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Optimum pressure for degassing epoxy resins

Optimum pressure for degassing epoxy resins

(OP)
Is there any recommended vacuum pressure for best performance degassing of epoxy resins?
What pressure is too much and why?
What is minimum pressure?

RE: Optimum pressure for degassing epoxy resins

Simple questions. The answers are not so simple.

Degassing is distinct from devolatilization. Degassing is done to remove gas bubbles suspended in the resin. Devolatilization removes volatiles, which are liquid components that have a vapor pressure. Air is a gas and water and acetone are volatiles. The resin itself can be volatile (styrene, for example).

Gasses pretty much behave as described in the ideal gas law, i.e. if you reduce the absolute pressure by a factor of two, or double the absolute temperature, then the bubble expands by a factor of two. Volatiles stay as liquids until the ambient pressure falls below below the vapor pressure, which is when boiling starts. If there are gasses present the gas will contain a partial pressure of volatile equal to the vapor pressure. Vapor pressure of any material increases exponentially with temperature.

To answer your question. The best way to degas is to pull vacuum until the resin starts to boil. The boiling volatiles will almost instantly strip all gasses from your resin. In Chemical Engineering the process is called stripping. When you release the vacuum all bubbles should almost instantly disappear. Your resin is now degassed.

If there are no volatiles in the resin then it will not boil. If there are very little volatiles in the resin you may not be able to get to a low enough pressure to start boiling. You can buy degassing aids which are solvents like heptane to help. Just add a few drops to the resin surface before degassing. If you do not get the resin to boil the air bubbles will expand and then sit on the resin as a stable foam. When vacuum is released, the foam will shrink but it will remain as a scum on the surface.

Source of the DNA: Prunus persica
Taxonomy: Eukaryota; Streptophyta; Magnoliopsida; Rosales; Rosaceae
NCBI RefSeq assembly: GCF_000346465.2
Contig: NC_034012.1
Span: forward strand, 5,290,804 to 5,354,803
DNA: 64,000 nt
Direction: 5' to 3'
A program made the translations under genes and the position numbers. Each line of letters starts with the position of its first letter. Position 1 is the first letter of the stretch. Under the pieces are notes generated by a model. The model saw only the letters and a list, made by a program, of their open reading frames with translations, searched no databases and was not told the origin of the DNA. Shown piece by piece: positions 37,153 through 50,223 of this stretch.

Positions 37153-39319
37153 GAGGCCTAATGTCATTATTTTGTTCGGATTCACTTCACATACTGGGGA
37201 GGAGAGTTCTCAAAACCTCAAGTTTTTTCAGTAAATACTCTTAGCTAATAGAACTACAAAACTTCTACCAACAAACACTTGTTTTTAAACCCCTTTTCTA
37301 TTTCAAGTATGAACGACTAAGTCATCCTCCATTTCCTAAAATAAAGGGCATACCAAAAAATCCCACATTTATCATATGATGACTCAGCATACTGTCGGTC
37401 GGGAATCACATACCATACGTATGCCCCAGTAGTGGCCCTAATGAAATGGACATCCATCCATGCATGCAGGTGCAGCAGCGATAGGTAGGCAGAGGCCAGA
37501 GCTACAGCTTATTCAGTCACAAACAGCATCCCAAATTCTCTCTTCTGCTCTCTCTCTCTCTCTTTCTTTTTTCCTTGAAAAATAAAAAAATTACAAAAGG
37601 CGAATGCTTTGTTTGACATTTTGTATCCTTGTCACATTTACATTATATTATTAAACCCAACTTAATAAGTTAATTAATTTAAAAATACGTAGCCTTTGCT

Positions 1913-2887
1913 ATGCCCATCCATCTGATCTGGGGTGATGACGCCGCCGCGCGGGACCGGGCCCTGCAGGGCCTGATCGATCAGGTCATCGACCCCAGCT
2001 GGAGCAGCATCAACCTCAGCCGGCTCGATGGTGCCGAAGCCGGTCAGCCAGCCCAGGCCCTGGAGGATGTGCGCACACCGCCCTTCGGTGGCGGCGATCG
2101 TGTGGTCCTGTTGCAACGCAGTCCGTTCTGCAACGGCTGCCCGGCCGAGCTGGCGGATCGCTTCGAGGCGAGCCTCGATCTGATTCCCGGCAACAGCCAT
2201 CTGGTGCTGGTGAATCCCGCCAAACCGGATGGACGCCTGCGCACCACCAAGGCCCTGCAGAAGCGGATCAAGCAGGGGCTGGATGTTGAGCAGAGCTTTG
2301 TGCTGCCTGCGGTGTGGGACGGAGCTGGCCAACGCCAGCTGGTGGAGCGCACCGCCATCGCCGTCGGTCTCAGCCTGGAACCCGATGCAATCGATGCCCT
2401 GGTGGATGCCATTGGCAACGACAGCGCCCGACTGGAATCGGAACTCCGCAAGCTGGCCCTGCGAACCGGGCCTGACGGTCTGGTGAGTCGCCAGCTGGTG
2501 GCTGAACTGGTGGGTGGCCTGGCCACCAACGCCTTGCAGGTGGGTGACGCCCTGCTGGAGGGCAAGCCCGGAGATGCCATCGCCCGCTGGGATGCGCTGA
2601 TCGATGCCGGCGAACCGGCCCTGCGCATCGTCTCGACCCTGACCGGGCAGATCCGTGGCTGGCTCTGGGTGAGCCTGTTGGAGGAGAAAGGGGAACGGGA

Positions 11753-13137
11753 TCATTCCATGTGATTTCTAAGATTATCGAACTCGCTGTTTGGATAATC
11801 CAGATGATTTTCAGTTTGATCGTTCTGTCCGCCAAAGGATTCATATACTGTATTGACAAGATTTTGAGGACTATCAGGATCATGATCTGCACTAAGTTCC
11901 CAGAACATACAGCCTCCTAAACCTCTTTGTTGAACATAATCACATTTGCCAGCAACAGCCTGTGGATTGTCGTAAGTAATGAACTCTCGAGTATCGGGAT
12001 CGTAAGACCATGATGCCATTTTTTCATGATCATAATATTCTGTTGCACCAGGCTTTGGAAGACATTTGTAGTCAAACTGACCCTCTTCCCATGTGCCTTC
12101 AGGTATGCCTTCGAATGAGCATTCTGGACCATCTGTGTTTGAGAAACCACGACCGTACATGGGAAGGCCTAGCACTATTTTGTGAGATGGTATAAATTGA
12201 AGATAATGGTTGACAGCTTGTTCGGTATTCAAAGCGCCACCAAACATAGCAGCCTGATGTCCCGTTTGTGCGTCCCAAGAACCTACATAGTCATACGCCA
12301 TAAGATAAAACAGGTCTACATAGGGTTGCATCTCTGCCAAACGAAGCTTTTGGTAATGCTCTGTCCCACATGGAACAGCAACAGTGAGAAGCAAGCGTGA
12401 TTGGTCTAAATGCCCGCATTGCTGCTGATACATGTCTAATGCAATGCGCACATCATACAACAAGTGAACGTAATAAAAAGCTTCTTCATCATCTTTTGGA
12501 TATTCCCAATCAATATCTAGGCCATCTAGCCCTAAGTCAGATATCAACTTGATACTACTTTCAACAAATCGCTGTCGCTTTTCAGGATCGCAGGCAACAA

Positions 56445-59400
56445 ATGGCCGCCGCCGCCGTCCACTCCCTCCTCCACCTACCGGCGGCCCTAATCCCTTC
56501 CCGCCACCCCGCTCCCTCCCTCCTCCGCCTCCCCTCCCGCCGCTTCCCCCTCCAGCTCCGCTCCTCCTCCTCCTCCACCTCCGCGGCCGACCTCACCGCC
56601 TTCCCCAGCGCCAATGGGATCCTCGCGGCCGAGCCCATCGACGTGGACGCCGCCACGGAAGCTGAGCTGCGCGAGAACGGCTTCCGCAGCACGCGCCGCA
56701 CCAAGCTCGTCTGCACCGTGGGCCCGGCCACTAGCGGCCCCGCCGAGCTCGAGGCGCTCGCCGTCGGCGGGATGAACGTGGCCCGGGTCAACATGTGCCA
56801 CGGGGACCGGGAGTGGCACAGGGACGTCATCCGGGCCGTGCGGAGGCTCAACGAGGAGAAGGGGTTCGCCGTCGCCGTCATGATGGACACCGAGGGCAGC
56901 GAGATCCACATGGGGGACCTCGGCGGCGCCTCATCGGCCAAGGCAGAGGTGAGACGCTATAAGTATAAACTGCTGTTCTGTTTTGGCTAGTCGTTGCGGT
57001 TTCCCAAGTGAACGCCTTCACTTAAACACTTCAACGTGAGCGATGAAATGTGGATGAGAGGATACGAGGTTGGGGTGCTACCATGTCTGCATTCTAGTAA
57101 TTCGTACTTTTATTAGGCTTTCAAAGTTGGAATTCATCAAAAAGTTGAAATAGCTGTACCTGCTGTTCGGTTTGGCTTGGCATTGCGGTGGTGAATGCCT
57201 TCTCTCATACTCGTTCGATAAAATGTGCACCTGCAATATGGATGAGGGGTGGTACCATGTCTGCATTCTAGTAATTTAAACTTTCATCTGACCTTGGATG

The scum or floating air bubbles are not necessarily a problem if you draw resin from the bottom of the container rather than pouring off the top, which can itself reintroduce air bubbles.

Sometimes devolalilzation is also needed but people erroneously call it degassing. At high cure temperatures volatiles can boil during cure. To devolatilize resin you want an absolute pressure of only a few mmHg (Torr). Stirring is important because the pressure increases with depth in the resin and also evaporation only occurs at the exposed surface.

If you are unclear on any of the terms like vapor pressure or partial pressure, now is the time to do a little background reading because you must understand these concepts to understand the answer to your questions. There are also many additional complexities due to dealing with a dynamic process where concentrations are changing with time and location.

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